> > fetches it and it finally gets toasted by the electricity flowing on
> > the CPU's surface. It doesn't make things clearer though.:-(

> That's pretty close to the truth, actually.
> > I really don't get it. Can you in a very simple sentence explain to
> > me how and where a software program

> I'm afraid the interactions between memory, processor
> (CPU) and software is a complex thing which cannot be
> explained in a single simple sentence. I'll try to
> explain a bit ...
> A processor is able to execute instructions which are
> called "machine code". Basically it's a sequence of
> bytes stored in memory (RAM). The processor fetches
> byte after byte from memory and executes the commands
> that they represent. Such commands include: "load
> a number from memory into a processor register", or
> "add these two processor registers and store the result
> in memory", or "check whether this value is zero, and
> if it is, then jump to a specified address in memory
> instead of continuing with the following instruction".
> It's possible to have loops, subroutines, interrupt
> routines and other things, but the details aren't
> important in order to get a basic understanding.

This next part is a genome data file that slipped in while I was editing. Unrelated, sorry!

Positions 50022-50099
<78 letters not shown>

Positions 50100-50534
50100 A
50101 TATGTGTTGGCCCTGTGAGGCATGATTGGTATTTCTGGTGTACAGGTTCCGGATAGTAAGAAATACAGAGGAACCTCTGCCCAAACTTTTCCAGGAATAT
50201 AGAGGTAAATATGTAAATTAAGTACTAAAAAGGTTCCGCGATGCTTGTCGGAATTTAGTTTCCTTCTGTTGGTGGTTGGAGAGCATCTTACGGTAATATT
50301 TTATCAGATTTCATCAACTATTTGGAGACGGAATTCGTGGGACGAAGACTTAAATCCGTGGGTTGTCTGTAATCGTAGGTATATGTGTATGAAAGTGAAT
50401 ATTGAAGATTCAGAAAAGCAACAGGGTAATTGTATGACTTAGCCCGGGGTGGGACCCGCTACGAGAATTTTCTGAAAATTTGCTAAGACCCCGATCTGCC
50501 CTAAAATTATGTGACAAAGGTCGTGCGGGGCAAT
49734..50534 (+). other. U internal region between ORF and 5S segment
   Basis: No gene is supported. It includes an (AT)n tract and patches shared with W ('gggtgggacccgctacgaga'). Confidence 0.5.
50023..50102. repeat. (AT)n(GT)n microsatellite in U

> Of course, most programmers don't write that machine
> code directly. It's efficient for the processor to
> execute, but it's inconvenient for a human programmer
> to write. A programmer usually writes programs in a
> higher-level language, such as C. Then a tool called
> compiler is used to convert that "source code" into
> "machine code" that can be executed by the processor.
> The result is an executable file stored on disk (also
> called a "binary").
> When a binary is about to be executed, the operating
> system (such as FreeBSD) loads it from disk into RAM
> where its byte stream can be executed by the processor.
> Of course in reality it's more complicated, but the
> above are the very basic and low-level things that
> happen.
> Device drivers are somewhat different. They're normal
> binaries, too (usually compiled from source code, too),
> but they're loaded once when the operating system boots
> the computer, or once when the appropriate kernel
> module is loaded. Many device drivers are interrupt-
> driven. When an external event occurs, such as a
> packet arriving on a network interface, or the user
> pressing a key on the keyboard, the hardware device
> signals an interrupt to the processor (basically a
> connector pin on the processor is set from "low" to
> "high", i.e. from 0 V to 5 V or similar). The processor
> stops whatever it is doing right now, fetches the
> address of an "interrupt handler routine" from memory,
> and jumps to that address (i.e. starts executing
> instructions from that address). That handler is
> usually installed in memory by the operating system.
> The code checks which device caused the interrupt,
> and then executes the appropriate routine in the
> corresponding device driver. When it's finished,
> a "return" instruction is executed, which causes the
> processor to resume whatever it was doing before the